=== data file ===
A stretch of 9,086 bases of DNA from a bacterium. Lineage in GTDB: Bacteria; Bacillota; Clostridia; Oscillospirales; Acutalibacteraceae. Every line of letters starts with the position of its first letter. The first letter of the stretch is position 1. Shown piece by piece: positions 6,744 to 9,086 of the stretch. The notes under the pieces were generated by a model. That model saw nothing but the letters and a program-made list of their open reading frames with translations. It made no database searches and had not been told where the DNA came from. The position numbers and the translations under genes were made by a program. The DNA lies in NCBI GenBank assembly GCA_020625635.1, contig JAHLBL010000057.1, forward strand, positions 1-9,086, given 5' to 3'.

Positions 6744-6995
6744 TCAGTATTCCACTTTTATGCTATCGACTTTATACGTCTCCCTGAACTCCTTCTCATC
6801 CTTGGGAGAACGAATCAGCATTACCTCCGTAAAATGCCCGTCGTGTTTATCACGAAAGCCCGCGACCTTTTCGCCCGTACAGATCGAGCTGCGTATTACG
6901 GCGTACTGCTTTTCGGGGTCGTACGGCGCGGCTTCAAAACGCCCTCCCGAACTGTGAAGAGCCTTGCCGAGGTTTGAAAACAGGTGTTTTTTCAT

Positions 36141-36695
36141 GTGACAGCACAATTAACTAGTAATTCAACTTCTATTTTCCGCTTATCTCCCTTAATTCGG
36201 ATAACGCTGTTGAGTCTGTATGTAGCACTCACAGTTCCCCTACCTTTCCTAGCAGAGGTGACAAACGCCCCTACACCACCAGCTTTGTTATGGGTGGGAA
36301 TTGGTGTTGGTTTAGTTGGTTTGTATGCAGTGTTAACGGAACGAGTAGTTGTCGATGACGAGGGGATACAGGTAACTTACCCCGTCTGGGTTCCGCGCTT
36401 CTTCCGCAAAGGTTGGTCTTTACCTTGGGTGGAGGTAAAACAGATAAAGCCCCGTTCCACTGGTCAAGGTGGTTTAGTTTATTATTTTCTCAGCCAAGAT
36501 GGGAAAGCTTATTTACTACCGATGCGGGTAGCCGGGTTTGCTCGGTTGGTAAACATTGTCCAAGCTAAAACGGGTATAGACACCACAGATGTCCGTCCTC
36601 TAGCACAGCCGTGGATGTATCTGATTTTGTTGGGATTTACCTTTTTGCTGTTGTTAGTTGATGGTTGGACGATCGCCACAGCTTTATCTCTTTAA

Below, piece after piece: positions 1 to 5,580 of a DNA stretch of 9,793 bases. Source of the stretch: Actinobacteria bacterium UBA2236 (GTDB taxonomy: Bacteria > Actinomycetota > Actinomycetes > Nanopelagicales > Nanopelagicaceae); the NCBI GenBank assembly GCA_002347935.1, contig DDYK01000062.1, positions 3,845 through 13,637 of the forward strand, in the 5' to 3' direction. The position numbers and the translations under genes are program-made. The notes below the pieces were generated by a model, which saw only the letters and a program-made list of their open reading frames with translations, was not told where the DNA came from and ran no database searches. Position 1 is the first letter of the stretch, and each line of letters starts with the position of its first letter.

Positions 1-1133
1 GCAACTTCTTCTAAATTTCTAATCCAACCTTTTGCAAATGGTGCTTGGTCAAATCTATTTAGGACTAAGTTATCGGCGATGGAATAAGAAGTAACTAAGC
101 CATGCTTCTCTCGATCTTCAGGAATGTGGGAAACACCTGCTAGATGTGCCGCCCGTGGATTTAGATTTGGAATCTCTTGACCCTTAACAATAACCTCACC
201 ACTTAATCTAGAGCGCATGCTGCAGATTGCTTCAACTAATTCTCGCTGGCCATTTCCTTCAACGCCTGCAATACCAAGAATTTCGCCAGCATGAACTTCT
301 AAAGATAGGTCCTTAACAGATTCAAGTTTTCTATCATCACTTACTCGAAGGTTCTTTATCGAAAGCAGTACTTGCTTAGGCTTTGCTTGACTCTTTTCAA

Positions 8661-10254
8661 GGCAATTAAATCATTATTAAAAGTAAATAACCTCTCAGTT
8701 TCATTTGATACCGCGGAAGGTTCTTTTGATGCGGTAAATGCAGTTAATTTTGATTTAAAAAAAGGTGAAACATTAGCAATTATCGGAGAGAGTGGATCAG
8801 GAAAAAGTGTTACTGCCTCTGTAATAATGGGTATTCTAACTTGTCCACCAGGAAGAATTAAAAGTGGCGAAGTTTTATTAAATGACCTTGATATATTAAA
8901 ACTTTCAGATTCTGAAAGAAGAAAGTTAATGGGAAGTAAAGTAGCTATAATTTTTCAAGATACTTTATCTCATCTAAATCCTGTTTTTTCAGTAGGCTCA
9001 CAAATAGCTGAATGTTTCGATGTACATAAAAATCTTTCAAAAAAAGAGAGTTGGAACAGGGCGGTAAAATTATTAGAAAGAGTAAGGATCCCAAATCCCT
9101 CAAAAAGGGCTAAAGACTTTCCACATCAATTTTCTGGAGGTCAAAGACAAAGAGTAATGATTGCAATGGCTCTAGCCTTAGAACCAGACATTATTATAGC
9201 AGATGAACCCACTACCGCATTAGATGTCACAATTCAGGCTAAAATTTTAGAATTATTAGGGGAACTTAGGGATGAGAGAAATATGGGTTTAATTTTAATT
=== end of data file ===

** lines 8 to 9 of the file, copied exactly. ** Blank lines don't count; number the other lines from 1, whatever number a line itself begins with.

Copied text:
36201 ATAACGCTGTTGAGTCTGTATGTAGCACTCACAGTTCCCCTACCTTTCCTAGCAGAGGTGACAAACGCCCCTACACCACCAGCTTTGTTATGGGTGGGAA
36301 TTGGTGTTGGTTTAGTTGGTTTGTATGCAGTGTTAACGGAACGAGTAGTTGTCGATGACGAGGGGATACAGGTAACTTACCCCGTCTGGGTTCCGCGCTT